In December of last year, I wrote about an unusual charter school I visited, ACE Leadership High, which actively recruits students who have dropped out or are doing poorly in the regular schools. I pointed out that this school faces challenges similar to those of other high poverty schools, given our current accountability paradigm. I have stayed in touch with the principal there, Tony Monfiletto, and today he offers a rare consideration of the challenges — even obstacles — high stakes testing places before any educators who focus their work on students living in poverty.
Guest post by Tony Monfiletto.
I was pleased when Anthony Cody asked me to write for this blog. I believe he asked because he respects our work and he is worried that we are vulnerable. I am a co-founder of Architecture Construction and Engineering (ACE) and Health Leadership High schools and we do not have a home on the current school reform landscape–Anthony thinks we are in “no-man’s land.”
I’m definitely an outsider, but off the grid? My partners and I have avoided aligning ourselves with many of the traditional players in the school reform debate. Our work is fundamental to good schooling but only tangential to the controversy over standardized tests and charter schools. We work for poor disenfranchised students and their families who have been forgotten by the public schools. We also work for employers who have had no real input into determining what it means to be a good citizen or to have the skills and knowledge to be productive in the work place. If serving these two interest groups puts us in “no man’s land” then I don’t have much hope for improving our schools for the growing number of disengaged young people in our country.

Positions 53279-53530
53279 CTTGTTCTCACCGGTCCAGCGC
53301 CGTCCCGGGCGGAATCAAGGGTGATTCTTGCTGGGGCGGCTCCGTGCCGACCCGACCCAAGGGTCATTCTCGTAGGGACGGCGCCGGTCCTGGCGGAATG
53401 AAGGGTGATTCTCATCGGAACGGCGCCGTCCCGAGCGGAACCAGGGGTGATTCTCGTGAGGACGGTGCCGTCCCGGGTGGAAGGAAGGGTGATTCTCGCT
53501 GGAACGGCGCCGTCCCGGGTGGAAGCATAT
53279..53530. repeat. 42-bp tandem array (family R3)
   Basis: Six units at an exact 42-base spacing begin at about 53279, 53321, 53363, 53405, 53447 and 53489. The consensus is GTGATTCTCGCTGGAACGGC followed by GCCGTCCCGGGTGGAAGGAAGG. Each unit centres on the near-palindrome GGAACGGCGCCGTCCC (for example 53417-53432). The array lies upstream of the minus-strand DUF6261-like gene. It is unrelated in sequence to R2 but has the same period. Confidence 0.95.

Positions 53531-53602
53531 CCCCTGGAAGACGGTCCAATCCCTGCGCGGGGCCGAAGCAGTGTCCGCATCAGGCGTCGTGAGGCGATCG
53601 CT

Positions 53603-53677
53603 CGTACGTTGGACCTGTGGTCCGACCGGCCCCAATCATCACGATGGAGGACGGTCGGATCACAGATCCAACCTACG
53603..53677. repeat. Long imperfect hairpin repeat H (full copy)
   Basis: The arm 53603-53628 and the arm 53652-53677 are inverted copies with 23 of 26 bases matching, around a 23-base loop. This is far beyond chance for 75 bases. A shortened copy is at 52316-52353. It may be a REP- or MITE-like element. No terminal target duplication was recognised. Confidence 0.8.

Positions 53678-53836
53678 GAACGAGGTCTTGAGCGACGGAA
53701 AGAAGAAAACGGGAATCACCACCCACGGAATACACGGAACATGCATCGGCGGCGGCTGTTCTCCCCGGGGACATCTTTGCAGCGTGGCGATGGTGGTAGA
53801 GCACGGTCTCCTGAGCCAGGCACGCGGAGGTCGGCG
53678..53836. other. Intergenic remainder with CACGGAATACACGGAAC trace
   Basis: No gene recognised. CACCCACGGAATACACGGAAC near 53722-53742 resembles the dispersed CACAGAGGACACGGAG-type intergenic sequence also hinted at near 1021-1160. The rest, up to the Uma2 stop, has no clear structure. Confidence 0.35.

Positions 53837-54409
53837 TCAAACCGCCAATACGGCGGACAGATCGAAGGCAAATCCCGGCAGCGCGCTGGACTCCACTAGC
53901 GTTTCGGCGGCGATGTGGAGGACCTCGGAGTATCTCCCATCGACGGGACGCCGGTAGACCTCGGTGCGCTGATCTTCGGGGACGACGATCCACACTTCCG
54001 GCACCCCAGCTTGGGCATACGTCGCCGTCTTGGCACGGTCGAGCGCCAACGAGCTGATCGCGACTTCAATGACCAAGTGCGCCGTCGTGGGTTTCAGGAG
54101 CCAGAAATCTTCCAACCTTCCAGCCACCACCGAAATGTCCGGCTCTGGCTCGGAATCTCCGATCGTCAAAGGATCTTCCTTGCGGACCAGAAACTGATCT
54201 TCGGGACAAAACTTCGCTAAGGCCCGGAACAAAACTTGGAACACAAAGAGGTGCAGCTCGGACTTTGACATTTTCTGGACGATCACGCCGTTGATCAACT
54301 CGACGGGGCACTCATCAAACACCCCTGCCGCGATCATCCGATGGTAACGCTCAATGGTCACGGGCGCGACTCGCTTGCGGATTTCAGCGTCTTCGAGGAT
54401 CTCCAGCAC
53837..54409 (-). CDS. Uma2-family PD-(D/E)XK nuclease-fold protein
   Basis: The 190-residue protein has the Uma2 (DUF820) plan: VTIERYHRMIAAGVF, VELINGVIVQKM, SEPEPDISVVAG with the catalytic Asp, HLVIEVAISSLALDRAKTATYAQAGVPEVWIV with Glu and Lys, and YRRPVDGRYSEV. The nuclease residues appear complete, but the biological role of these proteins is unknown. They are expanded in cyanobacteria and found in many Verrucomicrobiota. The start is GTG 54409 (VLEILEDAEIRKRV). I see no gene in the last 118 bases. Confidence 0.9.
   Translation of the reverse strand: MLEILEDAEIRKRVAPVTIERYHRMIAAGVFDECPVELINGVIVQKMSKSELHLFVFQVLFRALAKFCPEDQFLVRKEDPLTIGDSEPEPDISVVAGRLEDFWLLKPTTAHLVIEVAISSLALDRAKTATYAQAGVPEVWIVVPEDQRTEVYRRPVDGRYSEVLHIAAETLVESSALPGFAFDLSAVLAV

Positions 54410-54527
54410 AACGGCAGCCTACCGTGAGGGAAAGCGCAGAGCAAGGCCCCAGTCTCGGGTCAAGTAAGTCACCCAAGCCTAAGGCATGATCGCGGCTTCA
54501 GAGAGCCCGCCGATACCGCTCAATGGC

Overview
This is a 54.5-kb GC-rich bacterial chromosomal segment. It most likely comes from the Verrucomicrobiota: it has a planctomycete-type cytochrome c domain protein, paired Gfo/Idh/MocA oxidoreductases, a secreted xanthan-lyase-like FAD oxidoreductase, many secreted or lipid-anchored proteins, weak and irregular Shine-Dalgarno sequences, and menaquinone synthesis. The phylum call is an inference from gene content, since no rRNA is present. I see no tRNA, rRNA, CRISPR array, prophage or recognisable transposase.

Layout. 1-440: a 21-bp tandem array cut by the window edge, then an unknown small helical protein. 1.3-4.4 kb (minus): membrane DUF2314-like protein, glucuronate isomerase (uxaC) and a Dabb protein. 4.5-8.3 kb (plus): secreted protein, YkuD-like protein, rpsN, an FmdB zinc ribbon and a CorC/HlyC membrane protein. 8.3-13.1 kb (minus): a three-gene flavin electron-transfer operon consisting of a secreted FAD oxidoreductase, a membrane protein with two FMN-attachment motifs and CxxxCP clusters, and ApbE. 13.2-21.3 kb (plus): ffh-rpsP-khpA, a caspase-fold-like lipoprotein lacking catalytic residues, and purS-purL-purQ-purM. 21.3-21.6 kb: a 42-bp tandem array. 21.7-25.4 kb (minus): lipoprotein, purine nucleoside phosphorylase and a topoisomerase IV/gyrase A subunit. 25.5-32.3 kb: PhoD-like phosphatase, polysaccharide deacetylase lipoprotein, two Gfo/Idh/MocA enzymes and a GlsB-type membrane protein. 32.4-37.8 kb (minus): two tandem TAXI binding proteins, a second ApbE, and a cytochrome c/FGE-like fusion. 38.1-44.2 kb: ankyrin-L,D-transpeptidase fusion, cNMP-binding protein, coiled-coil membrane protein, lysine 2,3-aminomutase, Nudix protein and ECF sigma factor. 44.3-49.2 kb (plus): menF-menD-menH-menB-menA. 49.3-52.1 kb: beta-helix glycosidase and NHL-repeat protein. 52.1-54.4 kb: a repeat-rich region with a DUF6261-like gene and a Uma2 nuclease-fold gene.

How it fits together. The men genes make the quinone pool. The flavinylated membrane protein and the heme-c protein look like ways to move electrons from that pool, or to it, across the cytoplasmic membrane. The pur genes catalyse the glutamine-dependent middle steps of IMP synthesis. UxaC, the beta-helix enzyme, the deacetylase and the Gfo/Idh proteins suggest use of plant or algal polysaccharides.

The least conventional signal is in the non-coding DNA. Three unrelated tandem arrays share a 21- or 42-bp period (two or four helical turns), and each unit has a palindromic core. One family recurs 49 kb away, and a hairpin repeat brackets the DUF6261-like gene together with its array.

I used to be a legislative staffer and I wrote the budget for public schools. I was a teacher at my high school alma mater which has a 50 percent graduation rate and I have founded three charter schools in my home town. However, I left the state policy apparatus to get my hands dirty inside a school because I wanted to see what really happens in the classroom and how those institutions do, or do not, care for the kids who really need a great education.
That shift from the state capital to the classroom has changed me. I used to be a skeptic who thought about metrics and accountability. How can we make schools prove that the money we spend on them is delivering results? Now, I spend little time thinking about what the state or federal government needs from me and my schools.
We created ACE and Health Leadership High School after asking our constituents what they wanted from their school and they said that they wanted us to help the thousands of young people in Albuquerque who do not graduate from school (our graduation rate is only 65 percent). These young people have dropped out from boredom, been pushed out for low level disciplinary problems, or had life circumstances that undermined their success. The options for them are meager at best. They did not want what the system currently offers–a mechanized on-line credit recovery or GED prep program which does almost nothing to prepare them for a future. So, in a way, the students I serve are in no-man’s land, too.